Daintree Rainforest Camera Traps – October 2021 – accrued 135-cassowary sightings, 11-dingoes and 64-feral pigs. Against the cumulative monthly average, cassowary numbers rose by 76%, whilst dingoes were 65% down and feral-pigs also dropped by 47%. Against October of the preceding year, cassowary numbers rose by 275%, dingoes fell by 91% and feral-pig sightings increased by 49%.
Image highlights from Camera Traps – October 2021
The tremendous increase in October 2021 cassowary sightings, relative to October 2020, is due to the number of chicks. Last year, four female cassowaries competed for four male mates and only one chick managed to make it through to sub-adulthood. It is very likely that female cassowaries kill the chicks of other competing females.
Despite our high hopes, dingo numbers remained low for October 2021, whereas last year, a dingo family with three-pups showed a wonderful interest in one particular camera-trap or at least the section of rainforest that that trap surveilled.
October 2021 revealed a number of additional piglets (see below):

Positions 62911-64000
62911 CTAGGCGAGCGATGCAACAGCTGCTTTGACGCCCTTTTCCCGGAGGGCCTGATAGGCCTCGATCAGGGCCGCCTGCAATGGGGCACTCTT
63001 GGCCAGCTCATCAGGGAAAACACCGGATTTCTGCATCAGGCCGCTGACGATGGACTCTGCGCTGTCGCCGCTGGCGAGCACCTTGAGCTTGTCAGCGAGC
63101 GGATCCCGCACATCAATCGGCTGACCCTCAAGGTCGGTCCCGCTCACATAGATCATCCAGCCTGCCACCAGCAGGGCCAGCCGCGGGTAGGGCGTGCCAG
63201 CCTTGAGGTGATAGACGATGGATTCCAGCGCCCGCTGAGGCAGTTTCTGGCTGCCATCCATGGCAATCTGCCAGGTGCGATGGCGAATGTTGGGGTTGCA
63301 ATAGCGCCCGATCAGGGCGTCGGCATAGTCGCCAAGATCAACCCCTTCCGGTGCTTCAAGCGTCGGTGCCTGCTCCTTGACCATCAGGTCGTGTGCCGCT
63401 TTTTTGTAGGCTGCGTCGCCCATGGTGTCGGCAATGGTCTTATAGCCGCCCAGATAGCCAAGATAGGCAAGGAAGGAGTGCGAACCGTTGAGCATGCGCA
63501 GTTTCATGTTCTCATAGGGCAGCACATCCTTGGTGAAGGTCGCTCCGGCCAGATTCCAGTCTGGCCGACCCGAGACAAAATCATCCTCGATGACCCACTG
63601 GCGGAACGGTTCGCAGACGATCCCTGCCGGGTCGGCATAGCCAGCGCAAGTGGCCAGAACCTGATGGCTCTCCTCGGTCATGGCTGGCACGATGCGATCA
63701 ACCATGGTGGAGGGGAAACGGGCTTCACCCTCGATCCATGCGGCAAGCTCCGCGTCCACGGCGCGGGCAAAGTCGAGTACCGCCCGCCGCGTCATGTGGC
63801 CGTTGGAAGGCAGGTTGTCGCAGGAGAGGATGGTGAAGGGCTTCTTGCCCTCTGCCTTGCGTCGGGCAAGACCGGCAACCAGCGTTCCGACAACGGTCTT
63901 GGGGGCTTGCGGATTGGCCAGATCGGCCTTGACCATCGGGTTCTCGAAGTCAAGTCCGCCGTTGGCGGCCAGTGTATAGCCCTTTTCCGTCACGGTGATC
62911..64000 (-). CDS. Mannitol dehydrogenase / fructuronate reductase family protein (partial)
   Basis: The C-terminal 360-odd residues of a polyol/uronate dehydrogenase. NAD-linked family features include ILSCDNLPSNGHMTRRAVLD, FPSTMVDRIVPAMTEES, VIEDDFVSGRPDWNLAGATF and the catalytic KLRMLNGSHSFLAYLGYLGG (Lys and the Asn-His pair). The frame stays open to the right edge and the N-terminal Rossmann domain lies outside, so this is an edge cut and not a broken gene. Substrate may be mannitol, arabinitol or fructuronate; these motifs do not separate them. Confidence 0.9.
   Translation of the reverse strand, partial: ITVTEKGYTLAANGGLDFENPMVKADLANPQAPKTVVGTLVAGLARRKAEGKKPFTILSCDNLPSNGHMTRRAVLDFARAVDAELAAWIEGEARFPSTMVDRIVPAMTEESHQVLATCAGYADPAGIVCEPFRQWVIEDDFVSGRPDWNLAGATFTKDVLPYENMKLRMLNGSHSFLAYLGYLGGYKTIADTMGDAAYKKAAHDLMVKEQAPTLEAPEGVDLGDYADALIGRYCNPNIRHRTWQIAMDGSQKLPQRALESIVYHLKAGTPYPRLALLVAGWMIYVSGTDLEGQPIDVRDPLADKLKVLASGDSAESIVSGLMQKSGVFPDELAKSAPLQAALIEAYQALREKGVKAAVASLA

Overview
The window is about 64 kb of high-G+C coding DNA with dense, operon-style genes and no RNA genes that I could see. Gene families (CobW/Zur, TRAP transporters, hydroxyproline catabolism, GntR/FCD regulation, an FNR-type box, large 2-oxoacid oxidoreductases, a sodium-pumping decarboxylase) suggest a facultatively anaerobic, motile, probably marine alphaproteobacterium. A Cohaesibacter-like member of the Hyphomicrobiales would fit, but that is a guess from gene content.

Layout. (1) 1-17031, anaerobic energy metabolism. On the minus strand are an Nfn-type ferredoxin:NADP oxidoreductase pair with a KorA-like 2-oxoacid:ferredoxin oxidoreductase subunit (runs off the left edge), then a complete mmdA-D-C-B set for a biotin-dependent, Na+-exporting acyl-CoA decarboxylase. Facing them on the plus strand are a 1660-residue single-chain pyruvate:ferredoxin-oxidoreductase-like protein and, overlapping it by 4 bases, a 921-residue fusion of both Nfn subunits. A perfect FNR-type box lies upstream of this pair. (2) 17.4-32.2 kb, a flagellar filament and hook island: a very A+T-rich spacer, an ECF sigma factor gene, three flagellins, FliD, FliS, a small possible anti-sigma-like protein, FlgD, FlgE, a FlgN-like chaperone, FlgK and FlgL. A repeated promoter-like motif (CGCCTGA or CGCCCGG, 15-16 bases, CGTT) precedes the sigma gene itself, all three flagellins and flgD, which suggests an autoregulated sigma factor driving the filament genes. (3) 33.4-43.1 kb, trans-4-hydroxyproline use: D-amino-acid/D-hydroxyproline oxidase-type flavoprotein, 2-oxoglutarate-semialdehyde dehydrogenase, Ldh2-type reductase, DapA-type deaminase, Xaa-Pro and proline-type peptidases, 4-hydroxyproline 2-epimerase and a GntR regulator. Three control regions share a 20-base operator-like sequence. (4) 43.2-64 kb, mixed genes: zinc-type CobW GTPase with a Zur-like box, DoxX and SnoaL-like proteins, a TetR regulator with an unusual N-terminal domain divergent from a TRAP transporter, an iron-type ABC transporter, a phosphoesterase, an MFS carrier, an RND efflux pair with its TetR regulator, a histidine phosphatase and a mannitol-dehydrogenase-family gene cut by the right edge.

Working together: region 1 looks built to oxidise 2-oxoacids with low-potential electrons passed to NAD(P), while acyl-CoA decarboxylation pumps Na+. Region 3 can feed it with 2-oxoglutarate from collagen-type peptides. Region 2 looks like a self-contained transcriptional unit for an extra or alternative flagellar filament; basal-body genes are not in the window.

Making donations to ‘Save the Daintree’
A recent ABC article – Decades-old conflict to develop Daintree still flaring up in Queensland’s steamy far north– reads as an undisguised call-to-action against Daintree conservation complacency, by invoking the memory of the Bjelke-Petersen government, which allegedly set wheels in motionin the 1980’s that continue to allow parts of the Daintree to be sold off privately today. Of course, transference of ownership of land took place long before 1980 and will continue long after, but using evocative language, like ‘conservationists are racing to buy the blocks to guarantee they can’t be developed‘ implies that time is fast running out before conservation of this great treasure, which is somehow only able to be achieved by people living a long way from the properties-at-risk, will soon be no longer possible. This dog-whistling, income-earning strategy attracts millions of donated dollars to a number of competing environmental Foundations, the majority of which operate, coincidentally, out of Mullumbimby, NSW and the article refers to several conservation groups, raising money to try to stop the Daintree from being cleared and quotes: